Writing in 1934, Paul Valéry observed “a remarkable fact: dictatorship is at present contagious, just as, in the past, freedom was.” The modern world, the French poet and essayist went on, was seeking “a system of economics, politics, morals, aesthetics – and, perhaps, even logic”. Europe was looking for “the intelligent tyrant” who could bring order into the commotion of the age.
The decades that followed showed the dangers of this quest. European dictators brought war and crime on an unparalleled scale. Communist Russia and China – seen by advanced minds as new civilisations in the making – left little apart from heaps of uncounted corpses. The success story of the postwar world was social democracy. The builders of the age were Franklin D Roosevelt and Clement Attlee.
Nothing is learned for long in politics. Nearly a century later, tyranny once again exerts a seductive charm, and not only on intellectual elites. Millions of young people identify with movements that repress the freedoms they take for granted. Ardent believers in sexual liberation can be found demonstrating in support of Islamist regimes that ban gay sex. Sympathy with its enemies has become an integral part of the mass psychology of progressive liberalism. In the 1930s, fellow travellers could argue that the Soviet Union was attempting, however brutally, to realise modern Western ideals. Today, far larger numbers of progressives are allies of movements that despise everything the modern West stands for.
If there are such things as memes, ideas that compete with one another in Darwinian fashion, the fittest among them appear to be the most toxic. Yet it is not the barbarous successors of Isis, proficient in nothing apart from the practice of terror, who will inherit the future. The true exemplar of the appeal of tyranny is China.
During the pandemic, Xi Jinping’s “zero Covid” policy found enthusiastic promoters among scientists and health experts. The ruinous costs of lockdown and resulting economic malaise have tarnished Xi’s brand of authoritarian rule. China has many of our problems on a bigger scale – mountainous debt, a crumbling property market and enormous economic inequalities. Yet writing off the Chinese model is an exercise in wishful thinking. This is not a mere reversion to autocracy but a colossal experiment in post-democratic government, whose claim to superior rationality the West may well come to accept.
An insight into the ideas inspiring the experiment can be gleaned from the writings of Wang Huning, one of Xi’s closest advisers and the most influential living political thinker. Unlike many Chinese Communist Party members he retained his position after the October 2018 party conference in which Xi was anointed president for life. Wang’s goal is that China surpasses the technological and economic achievements of the West without succumbing to its disorders – epidemic drug use, ethnic conflicts, family breakdown and a cult of narcissistic individualism. In America against America (1991), he recorded his impressions when he travelled across the US as a visiting academic in 1988, concluding: “Nihilism has become the American way.”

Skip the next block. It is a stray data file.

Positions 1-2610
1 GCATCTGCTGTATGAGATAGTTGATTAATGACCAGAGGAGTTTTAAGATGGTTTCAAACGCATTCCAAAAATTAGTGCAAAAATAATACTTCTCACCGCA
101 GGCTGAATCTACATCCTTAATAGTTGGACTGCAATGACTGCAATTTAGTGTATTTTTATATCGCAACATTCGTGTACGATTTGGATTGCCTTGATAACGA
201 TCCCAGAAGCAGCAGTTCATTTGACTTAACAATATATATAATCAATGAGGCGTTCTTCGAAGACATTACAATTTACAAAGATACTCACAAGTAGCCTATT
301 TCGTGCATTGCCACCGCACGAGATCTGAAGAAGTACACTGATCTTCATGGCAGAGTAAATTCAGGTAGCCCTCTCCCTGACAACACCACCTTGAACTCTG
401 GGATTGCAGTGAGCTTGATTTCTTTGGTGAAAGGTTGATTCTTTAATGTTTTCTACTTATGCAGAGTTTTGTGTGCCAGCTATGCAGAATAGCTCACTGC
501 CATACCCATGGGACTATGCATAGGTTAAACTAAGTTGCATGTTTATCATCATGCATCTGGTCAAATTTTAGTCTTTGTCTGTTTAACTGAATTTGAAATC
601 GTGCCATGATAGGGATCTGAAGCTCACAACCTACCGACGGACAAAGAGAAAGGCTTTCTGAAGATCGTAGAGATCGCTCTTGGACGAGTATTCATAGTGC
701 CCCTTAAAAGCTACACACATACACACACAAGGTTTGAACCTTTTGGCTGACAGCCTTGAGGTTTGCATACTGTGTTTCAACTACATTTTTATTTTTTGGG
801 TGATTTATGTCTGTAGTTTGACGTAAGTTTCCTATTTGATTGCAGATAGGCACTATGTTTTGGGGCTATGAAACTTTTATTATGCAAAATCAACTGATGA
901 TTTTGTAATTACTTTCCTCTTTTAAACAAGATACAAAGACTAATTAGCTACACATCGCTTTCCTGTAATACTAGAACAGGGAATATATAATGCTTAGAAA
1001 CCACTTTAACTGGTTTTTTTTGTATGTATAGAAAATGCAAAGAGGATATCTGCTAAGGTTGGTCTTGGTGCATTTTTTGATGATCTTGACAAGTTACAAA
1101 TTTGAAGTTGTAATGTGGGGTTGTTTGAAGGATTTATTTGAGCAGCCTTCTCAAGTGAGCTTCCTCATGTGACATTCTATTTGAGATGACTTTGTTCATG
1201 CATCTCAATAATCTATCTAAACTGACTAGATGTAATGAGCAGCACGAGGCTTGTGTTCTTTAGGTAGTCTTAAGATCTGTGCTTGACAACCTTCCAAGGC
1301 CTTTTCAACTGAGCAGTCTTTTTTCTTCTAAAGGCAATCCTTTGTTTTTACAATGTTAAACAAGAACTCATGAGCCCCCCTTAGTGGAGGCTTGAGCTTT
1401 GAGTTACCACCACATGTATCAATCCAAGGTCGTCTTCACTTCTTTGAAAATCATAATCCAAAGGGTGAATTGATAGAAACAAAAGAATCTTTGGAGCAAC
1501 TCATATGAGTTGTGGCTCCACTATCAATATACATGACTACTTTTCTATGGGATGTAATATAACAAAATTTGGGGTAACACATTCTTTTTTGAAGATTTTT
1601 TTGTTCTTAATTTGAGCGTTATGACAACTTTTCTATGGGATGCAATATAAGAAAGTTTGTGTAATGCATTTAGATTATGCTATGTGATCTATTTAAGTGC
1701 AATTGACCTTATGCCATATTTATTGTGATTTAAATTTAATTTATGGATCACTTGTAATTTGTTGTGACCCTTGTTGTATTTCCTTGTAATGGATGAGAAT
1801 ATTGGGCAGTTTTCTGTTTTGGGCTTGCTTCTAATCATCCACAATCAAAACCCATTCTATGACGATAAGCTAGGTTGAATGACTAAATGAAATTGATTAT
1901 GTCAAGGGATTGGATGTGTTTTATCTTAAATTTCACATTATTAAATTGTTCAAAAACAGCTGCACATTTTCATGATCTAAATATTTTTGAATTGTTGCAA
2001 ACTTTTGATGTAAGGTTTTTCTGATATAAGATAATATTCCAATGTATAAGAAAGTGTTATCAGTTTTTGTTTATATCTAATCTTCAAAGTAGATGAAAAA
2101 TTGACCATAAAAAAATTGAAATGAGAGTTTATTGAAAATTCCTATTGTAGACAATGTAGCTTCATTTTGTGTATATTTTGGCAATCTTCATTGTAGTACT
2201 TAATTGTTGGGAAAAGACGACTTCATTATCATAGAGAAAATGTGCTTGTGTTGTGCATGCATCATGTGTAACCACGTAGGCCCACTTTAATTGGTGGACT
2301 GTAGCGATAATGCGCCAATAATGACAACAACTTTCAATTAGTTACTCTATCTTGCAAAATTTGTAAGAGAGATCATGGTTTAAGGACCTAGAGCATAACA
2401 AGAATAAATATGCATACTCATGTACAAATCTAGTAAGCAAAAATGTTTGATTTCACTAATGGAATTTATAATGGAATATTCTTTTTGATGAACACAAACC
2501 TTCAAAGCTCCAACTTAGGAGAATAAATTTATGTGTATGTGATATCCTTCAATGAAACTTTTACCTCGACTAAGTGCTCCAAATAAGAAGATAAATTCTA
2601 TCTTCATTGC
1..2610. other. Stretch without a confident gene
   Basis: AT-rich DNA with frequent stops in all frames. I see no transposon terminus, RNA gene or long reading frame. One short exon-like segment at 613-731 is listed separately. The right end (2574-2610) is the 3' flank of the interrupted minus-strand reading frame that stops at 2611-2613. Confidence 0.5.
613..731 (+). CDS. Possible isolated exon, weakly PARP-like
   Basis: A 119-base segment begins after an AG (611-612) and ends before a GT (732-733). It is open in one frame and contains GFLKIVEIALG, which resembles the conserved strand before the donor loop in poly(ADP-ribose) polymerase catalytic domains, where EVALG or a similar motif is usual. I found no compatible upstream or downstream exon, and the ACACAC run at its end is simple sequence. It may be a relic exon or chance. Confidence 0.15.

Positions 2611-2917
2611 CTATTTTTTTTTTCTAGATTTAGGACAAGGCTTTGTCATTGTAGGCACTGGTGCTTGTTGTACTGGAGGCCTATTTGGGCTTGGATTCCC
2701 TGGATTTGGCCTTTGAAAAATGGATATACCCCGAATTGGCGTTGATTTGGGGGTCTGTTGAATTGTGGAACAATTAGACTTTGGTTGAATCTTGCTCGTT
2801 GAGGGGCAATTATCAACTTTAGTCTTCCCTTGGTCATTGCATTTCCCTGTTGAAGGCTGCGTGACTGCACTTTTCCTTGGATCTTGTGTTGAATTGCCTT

Close proximity to dictatorial power is dangerous, and often fatal. Wang could be dropped by Xi and disappear at any time, or vanish along with his master if Xi is removed in the course of infighting among China’s ruling elites.
More realistic than right-wing critics of liberalism, Wang is clear that preserving social cohesion requires political restraint of market forces. Left to itself, capitalism will dissolve society into an anomic wasteland of the kind pictured in the Marxian theorist Zygmunt Bauman’s Liquid Modernity (2000). The combination of unfettered markets with “traditional values” imagined by latter-day disciples of Margaret Thatcher and Ronald Reagan is utopian fantasy. Any effective remedy for late modern anomie would necessarily involve a revolutionary transformation of the economy. The alternative, Wang believes, is continuing social and cultural decline. (China has a strategic advantage insofar as its companies serve long-term geopolitical goals rather than short-term profit.)
The social movements sweeping across the Western world dream of a new ethics, economic and politics, even a new aesthetic and logic. But their visions of a new order are inchoate, and in practice their protests simply render society less governable. Blocking roads and railway stations worsens the breakdown of the public realm; defacing works of art trashes the remnants of a culture that is being discarded through self-cancellation and neglect. In contrast, as well as producing legions of engineers and scientists, Chinese universities teach canonical Western texts in their original languages. European classical music is played by orchestras throughout the country. Only decades after the final triumph of liberal values was confidently announced, relics of a fading Western civilisation are finding a home in the iron cage of Xi’s authoritarianism.
As democracies become more anarchical and chaotic, the dream of intelligent tyranny has returned to haunt them. Unlike in Valéry’s day, they do not yearn to become dictatorships themselves. Instead, increasingly unhinged and too lacking in vitality to collapse, their secret longing is for reason and order under the aegis of an enlightened despotism.
[See also: The slipperiness of ceasefire]
This article appears in the 08 Nov 2023 issue of the New Statesman, The Age of Fury